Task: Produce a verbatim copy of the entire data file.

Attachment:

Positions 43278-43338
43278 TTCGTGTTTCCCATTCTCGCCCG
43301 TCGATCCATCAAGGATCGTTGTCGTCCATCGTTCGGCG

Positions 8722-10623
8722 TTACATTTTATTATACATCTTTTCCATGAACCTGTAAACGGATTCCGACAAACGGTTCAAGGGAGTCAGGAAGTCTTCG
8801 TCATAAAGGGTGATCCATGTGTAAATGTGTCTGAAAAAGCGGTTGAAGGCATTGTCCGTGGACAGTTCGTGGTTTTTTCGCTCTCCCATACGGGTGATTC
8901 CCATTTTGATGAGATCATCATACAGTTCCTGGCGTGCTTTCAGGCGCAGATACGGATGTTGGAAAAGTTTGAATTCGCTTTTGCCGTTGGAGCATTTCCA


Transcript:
Positions 43278-43338
43278 TTCGTGTTTCCCATTCTCGCCCG
43301 TCGATCCATCAAGGATCGTTGTCGTCCATCGTTCGGCG

Positions 8722-10623
8722 TTACATTTTATTATACATCTTTTCCATGAACCTGTAAACGGATTCCGACAAACGGTTCAAGGGAGTCAGGAAGTCTTCG
8801 TCATAAAGGGTGATCCATGTGTAAATGTGTCTGAAAAAGCGGTTGAAGGCATTGTCCGTGGACAGTTCGTGGTTTTTTCGCTCTCCCATACGGGTGATTC
8901 CCATTTTGATGAGATCATCATACAGTTCCTGGCGTGCTTTCAGGCGCAGATACGGATGTTGGAAAAGTTTGAATTCGCTTTTGCCGTTGGAGCATTTCCA